Tuesday, March 3, 2009
The Go-"Free Electricity" (2001) unreleased
As regular readers must have now guessed, Thee Expressway is a huge fan of all things related to Detroit's underrated The Go. A close friend introduced me to them a few years back and I've been a huge fan ever since. This close friend also managed to scoop up a copy of their unreleased gem, "Free Electricity," which was supposed to be the Sub Pop follow-up to their garage stomper of a debut, "Watcha' Doin.'" Needless to say, the album has still never received a proper release, a crime if there ever was one, as this is an amazing garage-psych record that deserved the royal treatment. The full story has never been told, but, basically, Sub Pop rejected The Go's second album because it was a little too "different" than their debut, which probably means that the debut had piss-poor sales and the label didn't hear any singles. The band decided to move on and focus on recording their next record, leaving "Free Electricity" a mere myth. Well, luckily, someone close enough to the band (maybe the band themselves?) saw it fit enough to post on the internet.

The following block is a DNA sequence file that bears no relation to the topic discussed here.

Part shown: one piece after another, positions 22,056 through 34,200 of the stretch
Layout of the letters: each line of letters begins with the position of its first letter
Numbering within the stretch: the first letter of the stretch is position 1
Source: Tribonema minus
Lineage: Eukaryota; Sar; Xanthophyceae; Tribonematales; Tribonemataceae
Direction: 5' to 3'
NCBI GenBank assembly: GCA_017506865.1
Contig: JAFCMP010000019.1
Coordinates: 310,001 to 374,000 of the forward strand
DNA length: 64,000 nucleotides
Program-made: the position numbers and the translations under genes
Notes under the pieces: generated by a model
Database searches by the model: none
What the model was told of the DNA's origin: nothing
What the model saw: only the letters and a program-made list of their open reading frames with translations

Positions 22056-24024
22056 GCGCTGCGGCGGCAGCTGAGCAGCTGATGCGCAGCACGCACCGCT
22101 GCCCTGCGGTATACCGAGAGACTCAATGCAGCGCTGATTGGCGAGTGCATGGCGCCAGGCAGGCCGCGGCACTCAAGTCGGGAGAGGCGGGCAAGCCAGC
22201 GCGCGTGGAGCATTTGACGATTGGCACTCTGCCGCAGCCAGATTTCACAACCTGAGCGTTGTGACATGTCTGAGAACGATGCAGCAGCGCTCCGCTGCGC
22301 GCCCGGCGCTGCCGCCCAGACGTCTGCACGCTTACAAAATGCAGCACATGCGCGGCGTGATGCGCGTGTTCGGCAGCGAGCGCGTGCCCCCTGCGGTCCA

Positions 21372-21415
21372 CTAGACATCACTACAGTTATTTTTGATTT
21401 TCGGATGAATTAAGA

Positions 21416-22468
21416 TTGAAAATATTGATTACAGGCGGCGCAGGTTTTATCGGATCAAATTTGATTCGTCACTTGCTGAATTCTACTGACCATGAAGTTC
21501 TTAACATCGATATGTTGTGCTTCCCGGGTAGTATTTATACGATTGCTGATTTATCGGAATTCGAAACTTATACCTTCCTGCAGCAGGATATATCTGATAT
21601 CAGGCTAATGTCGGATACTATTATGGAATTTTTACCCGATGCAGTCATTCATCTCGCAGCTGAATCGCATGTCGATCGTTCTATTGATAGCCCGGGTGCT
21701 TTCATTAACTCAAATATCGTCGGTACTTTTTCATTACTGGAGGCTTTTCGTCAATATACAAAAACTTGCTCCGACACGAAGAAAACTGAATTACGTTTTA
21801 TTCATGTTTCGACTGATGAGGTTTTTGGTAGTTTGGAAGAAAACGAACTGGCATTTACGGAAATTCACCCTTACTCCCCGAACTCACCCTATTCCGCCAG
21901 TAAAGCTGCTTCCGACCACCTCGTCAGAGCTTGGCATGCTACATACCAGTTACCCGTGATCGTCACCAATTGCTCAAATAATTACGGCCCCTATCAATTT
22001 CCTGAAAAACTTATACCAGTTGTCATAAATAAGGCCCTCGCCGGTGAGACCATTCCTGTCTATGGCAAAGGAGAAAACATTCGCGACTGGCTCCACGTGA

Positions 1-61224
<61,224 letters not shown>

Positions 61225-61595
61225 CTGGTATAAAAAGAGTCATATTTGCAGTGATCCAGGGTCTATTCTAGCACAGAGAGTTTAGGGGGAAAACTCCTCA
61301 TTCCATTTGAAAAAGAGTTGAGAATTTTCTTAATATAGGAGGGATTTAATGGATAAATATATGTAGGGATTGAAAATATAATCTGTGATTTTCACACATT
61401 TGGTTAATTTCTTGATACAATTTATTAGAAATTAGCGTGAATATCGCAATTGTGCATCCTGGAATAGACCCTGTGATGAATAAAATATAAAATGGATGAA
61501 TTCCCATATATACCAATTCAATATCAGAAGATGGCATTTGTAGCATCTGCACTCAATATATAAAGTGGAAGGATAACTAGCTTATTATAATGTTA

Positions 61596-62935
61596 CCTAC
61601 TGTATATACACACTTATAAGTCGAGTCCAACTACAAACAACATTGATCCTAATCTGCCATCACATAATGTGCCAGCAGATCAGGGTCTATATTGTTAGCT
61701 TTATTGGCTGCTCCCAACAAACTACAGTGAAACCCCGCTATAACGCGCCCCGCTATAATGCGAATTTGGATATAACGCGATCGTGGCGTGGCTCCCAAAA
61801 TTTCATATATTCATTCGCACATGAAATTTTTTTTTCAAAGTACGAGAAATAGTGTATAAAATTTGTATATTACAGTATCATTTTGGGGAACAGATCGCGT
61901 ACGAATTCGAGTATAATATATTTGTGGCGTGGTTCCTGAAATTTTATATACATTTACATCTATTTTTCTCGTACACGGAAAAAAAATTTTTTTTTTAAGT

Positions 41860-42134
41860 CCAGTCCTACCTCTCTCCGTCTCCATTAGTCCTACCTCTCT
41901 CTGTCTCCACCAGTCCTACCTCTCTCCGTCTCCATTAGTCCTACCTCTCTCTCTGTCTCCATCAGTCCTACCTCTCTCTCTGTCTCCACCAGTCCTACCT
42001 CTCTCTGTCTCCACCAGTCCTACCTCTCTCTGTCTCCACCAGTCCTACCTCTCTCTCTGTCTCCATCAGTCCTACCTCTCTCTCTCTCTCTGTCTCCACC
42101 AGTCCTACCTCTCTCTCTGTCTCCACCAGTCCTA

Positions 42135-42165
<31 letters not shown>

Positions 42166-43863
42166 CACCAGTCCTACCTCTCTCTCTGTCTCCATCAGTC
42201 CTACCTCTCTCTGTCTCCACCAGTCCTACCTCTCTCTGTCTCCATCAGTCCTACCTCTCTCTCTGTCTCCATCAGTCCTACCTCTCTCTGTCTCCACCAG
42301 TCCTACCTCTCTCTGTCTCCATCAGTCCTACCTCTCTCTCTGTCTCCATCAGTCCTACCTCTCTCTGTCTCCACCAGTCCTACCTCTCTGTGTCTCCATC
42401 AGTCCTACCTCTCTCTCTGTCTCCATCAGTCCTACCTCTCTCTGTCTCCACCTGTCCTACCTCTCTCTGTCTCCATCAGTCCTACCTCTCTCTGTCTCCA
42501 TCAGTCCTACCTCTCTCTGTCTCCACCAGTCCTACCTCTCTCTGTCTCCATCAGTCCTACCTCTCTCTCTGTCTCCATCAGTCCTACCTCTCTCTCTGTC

The album is actually a great intro to the band because it features everything The Go are capable of, from amped up garage anthems to exploratory psych rippers. The opening title track kicks things off proper with one of those above-mentioned anthems, which is very reminiscent of "Machine Head" era Deep Purple. 'Secular Century Man' and 'Peacock Angel' are laid back garage-psych cruisers that'll have you reclined on the couch with a warm wind in yr ears. 'Pharaoh's Tomb,' 'Turnin' On,' and ''All Dimensions Are Loose' will take you back to the first album when Jack White was still blazing away with the band. 'Into Outer Space' see's the band veering into the ethereal space that fit them so well on their last record, "Howl On The Haunted Beat You Ride." Perhaps my favorite track, and possibly the one that saw them dropped from Sub Pop, is 'Blood Red Sun,' an 11 minute psych-jam that relies heavily on a hall-of-mirrors saxophone that recalls "Fun House" era Stooges.
It's really too bad that Sub Pop passed on this, but I suppose the label was leaning towards commercial sales rather than indie cred, which, admittedly, the label already had heaps of. Safe-enough-for-the-mall bands like The Shins, Band Of Horses, Fleet Foxes, and Iron and Wine have been the primary focus of the label for the last few years, so it's really no wonder they passed on this "difficult" second record by The Go. It can now be yours...
Download "Free Electricity" here.
'Secular Century Man'
'Mothers of the Earth'
Live video of 'Free Electricity' and 'Watcha' Doin'
Very rare interview with band leader Bobby Harlow.